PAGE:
HelpMeSee brings surgical simulation training and cost-effective solutions to cataract blindness into Latin America.
Innovative thinkers see possibility all around them. This ability to see is something many of us take for granted. But when cataracts develop, colors fade, vision clouds and is sometimes lost completely.
“No one should suffer from needless blindness,” Mohan Jacob Thazhathu, President, and CEO of HelpMeSee, told nuviun.
Thazhathu’s vision of a world where cataract blindness is completely curable – even for those living in remote villages in developing countries – is completely overhauling cataract surgery.
HelpMeSee is reducing costs, ensuring quality and safety, and increasing access to cataract surgeries for thousands of people who would otherwise remain blind. The organization has developed technology to train surgeons via lifelike simulators and prepared, pre-sterilized, single-use surgical supply kits. It uses a global information system (GIS) to help identify regions most in need of surgeons, and connects patients with surgeons in their area.
HelpMeSee Names Dr. Van Charles Lansingh as Medical Officer, Latin America
Most recently, HelpMeSee named Dr. Van Charles Lansingh as Medical Officer of the Latin America region. In this role, he will lead the campaign's work with surgical partners throughout Latin America and the Caribbean while also serving as the lead for blindness and public health research.
In Latin America, HelpMeSee opened facilities in Lima and Trujillo, Peru, in 2014. The organization plans to open two additional Latin American facilities in 2015: one in Montemorelos, Mexico and one in Monterrey, Mexico.
Dr. Lansingh has a wealth of international experience in ophthalmology and public health. His medical degree is from the Universidad Nacional Autonoma de Mexico City, Mexico, with residency and postgraduate work in Mexico City.
In 2005, Dr. Lansingh was awarded a Ph.D. in health sciences from the University of Melbourne in Australia after fieldwork with Aboriginal communities in Central Australia. He has held various positions in Papua New Guinea, Australia, and Latin America and was Regional Coordinator in Latin America for the International Association for the Prevention of Blindness’ VISION 2020 campaign from 2004-2014.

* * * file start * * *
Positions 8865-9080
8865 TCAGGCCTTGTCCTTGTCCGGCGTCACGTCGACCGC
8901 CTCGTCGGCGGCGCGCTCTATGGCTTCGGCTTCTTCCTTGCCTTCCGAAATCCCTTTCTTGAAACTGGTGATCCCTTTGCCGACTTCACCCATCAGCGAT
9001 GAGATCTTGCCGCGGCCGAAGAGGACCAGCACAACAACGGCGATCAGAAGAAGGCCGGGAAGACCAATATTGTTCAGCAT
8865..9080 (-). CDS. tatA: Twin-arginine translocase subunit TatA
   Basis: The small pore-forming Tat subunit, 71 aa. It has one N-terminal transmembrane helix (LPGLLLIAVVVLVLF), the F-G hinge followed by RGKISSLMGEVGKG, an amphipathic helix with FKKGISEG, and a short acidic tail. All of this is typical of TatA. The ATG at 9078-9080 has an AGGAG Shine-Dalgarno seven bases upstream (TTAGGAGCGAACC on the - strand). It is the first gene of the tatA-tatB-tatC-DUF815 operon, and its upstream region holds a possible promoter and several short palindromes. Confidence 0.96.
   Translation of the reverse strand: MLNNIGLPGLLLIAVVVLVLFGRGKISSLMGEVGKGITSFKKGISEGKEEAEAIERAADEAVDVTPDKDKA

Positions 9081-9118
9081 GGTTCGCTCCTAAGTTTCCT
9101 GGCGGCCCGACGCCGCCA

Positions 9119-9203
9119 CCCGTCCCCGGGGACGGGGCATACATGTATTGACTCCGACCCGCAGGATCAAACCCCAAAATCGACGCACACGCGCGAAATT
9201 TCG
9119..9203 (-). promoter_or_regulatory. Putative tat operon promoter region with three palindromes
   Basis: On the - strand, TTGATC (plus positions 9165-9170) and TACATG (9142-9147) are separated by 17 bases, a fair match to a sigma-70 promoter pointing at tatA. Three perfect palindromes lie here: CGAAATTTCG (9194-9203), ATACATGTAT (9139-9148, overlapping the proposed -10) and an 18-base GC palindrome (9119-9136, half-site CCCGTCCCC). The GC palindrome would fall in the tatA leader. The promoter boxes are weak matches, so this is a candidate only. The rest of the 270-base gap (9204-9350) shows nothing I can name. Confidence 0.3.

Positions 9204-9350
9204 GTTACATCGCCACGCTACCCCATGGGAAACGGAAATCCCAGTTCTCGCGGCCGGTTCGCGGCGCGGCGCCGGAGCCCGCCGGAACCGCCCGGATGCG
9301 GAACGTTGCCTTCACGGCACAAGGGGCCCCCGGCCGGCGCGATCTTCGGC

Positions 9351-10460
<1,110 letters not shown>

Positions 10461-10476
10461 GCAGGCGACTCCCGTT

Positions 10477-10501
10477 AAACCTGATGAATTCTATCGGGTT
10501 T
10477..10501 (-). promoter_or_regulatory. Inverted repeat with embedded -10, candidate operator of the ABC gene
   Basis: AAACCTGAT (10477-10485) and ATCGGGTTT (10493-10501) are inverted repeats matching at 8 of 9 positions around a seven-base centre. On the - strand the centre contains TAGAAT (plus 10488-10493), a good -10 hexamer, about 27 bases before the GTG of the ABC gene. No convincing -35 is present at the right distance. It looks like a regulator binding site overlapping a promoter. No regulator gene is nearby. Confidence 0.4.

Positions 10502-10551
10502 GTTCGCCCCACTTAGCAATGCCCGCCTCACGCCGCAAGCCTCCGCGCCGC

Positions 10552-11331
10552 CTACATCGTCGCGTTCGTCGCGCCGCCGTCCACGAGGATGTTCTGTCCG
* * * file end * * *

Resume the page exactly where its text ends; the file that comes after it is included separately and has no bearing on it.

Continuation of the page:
In 2012, he was named Voluntary Assistant Professor of Ophthalmology at the Miller School of Medicine, University of Miami and Director of International Outreach in the Department of Ophthalmology, Hamilton Eye Institute, at the University of Tennessee Health Science Center.
"We are delighted to have Van's expertise in ophthalmology and public health leading the HelpMeSee campaign to eliminate cataract blindness in Latin America," said Mohan Jacob Thazhathu, President and CEO of HelpMeSee. "Van will play a pivotal role in developing HelpMeSee learning centers and surgical partners in the region. His extensive research experience is critical to achieving the highest standards of patient care and quality assurance fundamental for the success of the HelpMeSee campaign."
Blindness in Latin America
In Peru, the incidence of blindness decreased from 4% in 2002 to 2.1% in 2011. Though this trend is positive, the percentage of blindness caused by cataracts actually increased from 53% to 58% during that same time. This is significantly higher than the global average. Globally, cataract blindness is responsible for 51% of all blindness, according to the World Health Organization.
In Mexico, there is a pressing need to train more cataract surgeons, as more than 2 million residents have untreated cataracts. HelpMeSee will target these regions first in Latin America, providing cataract surgeries at a fraction of the cost through its innovative technologies.
"I am extremely impressed with the technology that HelpMeSee has developed, including surgical simulation and GIS-GPS systems," said Dr. Lansingh. "These will be paramount to reaching more patients and training more cataract specialists in a safe environment. HelpMeSee's systems provide a platform for evidence-based practice and follow-up of patients to reach the highest levels of restored vision."
The HelpMeSee Model
The vision for HelpMeSee first came to co-founder Albert L Ueltschi (1917-2012) when he realized the discrepancy between the number of people needing cataract surgeries and the number of surgeons around the world. Despite the fact that cataract surgery is an effective intervention, in many remote and poor areas of the developing world people remain blind from cataracts due to the lack of access to qualified cataract surgeons.
Surgical training can take 4-8 years. Ueltschi, founder of FlightSafety International, a global leader in aviation simulation training technology, thought his simulation technology might translate to surgical training. With HelpMeSee’s virtual reality cataract surgical training simulator, HelpMeSee trains in-country specialists to perform manual small incision cataract surgeries (MSICS) on adults and children.
HelpMeSee’s unique model combines best-in-class surgical partners, effective use of technology and best practices to train more surgeons – in less time – to perform low-cost, high-quality MSICS on adults and children in the developing world.